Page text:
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(Cover) Bangtan Boys (BTS) in Wings photoshoot. October 2016. Sistar at Kpop festival in Vietnam. November 2012. K-pop as we know it today got its start in the ’90s, but it only came to its presently recognizable form after decades of cultural blending. Western culture, which arrived in earnest in the 1950s, largely shaped K-pop. Though there had been an American and European presence in Korea since at least the 1880s, it wasn’t until the Korean War that American stars arrived to perform for troops–and brought the style and flair of American pop culture along for the ride. USO performances featuring glamorous figures like Marilyn Monroe took the war-torn nation by storm. South Korea in particular embraced these Western stylings and integrated them into their mu2


Even if you don’t speak the language, K-pop music videos and performances are engineered to engage all viewers. The combination of highly choreographed dance routines, vivid visual backdrops, synthesized music and performers’ high-fashion attire aid in the videos’ ability to really stick into the mind of the viewer.

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Bangtan Boys (BTS) at KCON France 2016 in Paris on June 2, 2016.

K-pop’s frenzy of colors and choreography presents a chaotic scene, but behind the flurry of moving hues are years of work and calculation. While PSY became known in the United States seemingly overnight, it was only after he had spent years cultivating fame at home. In South Korea, the road to K-pop stardom is a long one, with larger record labels beginning the scouting process for the next generation of K-pop stars at around the age ten. Once found, the children live together in something of a musical commune where they are trained through their early teenage years for stardom, including strict vocal lessons, dance training and PR skills. The South Korean government has become increasingly supportive of K-pop as a cultural touchstone and a money-making enterprise. By aiding in the dissemination of these tunes and videos through social media and investing in the training of new artists, the government is bolstering a major part of its economy. The country produces around 60 new bands each year. While not all of them garner international fame, K-pop’s ability to churn out potential stars is impressive, if not a little overwhelming. The new bands are debuted in a manner that is highly — and virally, marketed in order to generate buzz, and usually appear for the first time on a television program or opening for a more well-established group. 3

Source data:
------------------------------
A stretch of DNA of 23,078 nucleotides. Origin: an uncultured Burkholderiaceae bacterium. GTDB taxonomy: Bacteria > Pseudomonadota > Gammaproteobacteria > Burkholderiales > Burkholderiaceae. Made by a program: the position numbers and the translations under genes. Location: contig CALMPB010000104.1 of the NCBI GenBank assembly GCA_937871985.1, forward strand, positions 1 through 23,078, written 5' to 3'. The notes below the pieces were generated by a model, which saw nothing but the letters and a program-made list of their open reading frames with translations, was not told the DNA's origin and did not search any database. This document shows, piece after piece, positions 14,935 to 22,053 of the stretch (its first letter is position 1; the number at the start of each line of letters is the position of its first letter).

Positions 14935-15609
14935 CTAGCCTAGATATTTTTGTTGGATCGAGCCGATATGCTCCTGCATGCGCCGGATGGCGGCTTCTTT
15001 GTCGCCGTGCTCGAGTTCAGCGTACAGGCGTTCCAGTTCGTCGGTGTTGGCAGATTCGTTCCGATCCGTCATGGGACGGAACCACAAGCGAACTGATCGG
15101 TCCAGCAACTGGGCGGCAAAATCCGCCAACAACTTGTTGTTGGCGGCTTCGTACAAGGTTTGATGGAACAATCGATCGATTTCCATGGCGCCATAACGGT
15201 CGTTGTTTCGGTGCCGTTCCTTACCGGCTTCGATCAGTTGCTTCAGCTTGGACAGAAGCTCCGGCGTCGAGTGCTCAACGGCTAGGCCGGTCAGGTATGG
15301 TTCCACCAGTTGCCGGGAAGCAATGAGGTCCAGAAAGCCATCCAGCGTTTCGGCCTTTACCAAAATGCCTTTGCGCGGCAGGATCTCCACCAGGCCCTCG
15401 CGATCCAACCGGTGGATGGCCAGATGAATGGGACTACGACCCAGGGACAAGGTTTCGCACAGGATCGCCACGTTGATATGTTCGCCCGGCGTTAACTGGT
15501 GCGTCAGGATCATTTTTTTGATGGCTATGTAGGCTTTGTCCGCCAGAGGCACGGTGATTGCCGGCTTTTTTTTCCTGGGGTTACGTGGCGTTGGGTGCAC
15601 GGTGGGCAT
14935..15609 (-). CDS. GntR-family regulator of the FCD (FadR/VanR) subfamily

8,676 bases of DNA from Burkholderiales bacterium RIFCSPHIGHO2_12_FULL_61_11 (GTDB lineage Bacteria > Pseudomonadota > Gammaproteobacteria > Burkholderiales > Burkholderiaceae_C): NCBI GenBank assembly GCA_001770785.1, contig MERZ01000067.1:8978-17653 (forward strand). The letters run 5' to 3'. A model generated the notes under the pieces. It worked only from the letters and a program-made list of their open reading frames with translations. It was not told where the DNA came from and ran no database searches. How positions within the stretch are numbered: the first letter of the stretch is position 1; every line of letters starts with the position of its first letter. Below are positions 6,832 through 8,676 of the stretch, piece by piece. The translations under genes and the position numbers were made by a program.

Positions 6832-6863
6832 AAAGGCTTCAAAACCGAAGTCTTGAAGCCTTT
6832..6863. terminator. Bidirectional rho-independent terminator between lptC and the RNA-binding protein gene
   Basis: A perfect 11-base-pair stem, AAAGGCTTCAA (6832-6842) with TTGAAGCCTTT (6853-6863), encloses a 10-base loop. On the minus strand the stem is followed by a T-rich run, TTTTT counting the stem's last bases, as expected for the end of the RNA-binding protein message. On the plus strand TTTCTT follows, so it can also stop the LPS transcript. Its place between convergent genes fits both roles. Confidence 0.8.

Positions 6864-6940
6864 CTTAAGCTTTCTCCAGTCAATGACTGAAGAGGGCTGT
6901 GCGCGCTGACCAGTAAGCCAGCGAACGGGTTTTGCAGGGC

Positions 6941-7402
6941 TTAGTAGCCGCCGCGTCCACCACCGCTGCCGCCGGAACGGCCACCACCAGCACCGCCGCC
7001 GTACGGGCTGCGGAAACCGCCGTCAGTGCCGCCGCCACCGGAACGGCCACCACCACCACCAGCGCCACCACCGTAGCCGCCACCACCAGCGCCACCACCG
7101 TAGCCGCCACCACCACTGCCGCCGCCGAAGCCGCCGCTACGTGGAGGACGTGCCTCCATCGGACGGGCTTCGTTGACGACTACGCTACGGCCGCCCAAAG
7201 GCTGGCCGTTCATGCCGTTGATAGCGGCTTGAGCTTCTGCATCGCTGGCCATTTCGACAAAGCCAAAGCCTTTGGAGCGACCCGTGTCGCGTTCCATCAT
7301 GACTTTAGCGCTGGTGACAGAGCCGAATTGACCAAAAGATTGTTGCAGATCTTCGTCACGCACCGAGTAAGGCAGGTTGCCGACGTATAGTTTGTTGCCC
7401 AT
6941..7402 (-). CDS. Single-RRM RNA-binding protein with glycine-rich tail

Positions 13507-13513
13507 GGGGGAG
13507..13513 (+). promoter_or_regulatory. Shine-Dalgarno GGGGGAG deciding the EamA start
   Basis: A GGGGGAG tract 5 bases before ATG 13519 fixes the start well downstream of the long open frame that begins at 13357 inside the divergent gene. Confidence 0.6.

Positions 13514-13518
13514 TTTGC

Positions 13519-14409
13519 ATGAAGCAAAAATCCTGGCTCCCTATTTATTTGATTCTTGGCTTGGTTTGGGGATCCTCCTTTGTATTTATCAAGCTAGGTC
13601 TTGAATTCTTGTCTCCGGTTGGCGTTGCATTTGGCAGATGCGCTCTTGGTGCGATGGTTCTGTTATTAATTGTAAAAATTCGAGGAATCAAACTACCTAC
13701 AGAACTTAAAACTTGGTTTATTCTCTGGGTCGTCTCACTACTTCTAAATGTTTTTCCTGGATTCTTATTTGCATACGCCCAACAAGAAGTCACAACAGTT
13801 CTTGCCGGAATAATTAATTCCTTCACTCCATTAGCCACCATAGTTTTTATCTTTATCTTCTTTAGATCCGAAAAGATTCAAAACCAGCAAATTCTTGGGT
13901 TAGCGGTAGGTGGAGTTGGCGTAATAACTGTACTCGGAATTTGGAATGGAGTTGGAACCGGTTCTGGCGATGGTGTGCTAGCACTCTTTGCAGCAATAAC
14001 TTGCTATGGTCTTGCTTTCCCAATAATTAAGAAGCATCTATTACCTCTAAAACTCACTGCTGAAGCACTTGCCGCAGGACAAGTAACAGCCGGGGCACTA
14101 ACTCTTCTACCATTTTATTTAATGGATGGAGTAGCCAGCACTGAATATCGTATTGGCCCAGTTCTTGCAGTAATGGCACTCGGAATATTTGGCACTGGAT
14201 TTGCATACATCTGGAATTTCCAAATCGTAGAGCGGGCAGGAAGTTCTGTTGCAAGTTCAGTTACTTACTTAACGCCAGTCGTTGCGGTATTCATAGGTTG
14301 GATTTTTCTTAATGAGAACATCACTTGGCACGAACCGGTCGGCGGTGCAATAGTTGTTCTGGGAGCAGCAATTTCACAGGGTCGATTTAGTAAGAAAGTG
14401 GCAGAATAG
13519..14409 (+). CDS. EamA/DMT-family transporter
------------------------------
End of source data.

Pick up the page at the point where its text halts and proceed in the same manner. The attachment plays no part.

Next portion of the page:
K-POP World Festival in Changwon October 20, 2013 K-pop as a subculture has its own etiquette and rules, not unlike contemporary fandoms in the Western world. For example, younger or newer K-pop stars are expected to bow to their elders if they encounter them at events. If they don’t–or if they behave in any way that suggests they think themselves in the same social standing as a more established artist–emerging K-pop bands can expect criticism from media and fans alike. While the appeal of K-pop is obvious, one does wonder if manufacturing talent comes at a price: if all future stars are trained in the same way, homogenization seems inevitable. But maybe that’s the key to K-pop’s success: capitalizing on what’s proven to earn.